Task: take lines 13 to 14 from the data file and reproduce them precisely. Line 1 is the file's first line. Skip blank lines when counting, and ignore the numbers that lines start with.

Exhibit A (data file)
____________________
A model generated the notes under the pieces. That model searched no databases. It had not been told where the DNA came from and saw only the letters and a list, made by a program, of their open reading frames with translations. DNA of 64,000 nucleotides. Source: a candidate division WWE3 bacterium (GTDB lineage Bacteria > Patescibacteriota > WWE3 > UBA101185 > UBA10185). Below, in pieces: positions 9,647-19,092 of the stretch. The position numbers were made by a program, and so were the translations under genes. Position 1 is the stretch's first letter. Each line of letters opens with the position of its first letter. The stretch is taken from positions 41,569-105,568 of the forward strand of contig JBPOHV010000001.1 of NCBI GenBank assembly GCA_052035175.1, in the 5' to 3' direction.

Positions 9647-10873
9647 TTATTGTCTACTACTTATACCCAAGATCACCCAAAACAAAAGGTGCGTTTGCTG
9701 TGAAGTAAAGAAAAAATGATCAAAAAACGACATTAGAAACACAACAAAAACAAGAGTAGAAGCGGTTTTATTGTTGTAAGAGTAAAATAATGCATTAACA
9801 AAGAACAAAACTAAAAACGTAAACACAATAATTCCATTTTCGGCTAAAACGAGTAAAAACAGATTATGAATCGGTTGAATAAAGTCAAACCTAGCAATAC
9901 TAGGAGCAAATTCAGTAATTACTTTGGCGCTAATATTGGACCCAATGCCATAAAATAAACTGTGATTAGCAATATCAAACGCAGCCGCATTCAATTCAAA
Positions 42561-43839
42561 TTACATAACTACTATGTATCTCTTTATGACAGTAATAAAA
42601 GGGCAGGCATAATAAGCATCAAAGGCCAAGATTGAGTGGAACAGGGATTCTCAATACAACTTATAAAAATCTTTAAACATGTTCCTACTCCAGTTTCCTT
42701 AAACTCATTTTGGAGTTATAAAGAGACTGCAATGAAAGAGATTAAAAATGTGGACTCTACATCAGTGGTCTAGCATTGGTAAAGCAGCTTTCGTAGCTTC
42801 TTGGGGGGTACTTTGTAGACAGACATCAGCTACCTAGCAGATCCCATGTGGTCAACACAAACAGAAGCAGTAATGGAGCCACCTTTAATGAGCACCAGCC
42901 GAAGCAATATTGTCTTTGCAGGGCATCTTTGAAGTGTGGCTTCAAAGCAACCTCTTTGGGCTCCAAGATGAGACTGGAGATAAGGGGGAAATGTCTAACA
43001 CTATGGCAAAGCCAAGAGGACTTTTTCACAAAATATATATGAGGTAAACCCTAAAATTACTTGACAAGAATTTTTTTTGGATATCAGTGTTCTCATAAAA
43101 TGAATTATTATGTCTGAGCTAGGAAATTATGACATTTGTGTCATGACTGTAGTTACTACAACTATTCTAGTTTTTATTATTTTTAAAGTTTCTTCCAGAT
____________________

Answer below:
43001 CTATGGCAAAGCCAAGAGGACTTTTTCACAAAATATATATGAGGTAAACCCTAAAATTACTTGACAAGAATTTTTTTTGGATATCAGTGTTCTCATAAAA
43101 TGAATTATTATGTCTGAGCTAGGAAATTATGACATTTGTGTCATGACTGTAGTTACTACAACTATTCTAGTTTTTATTATTTTTAAAGTTTCTTCCAGAT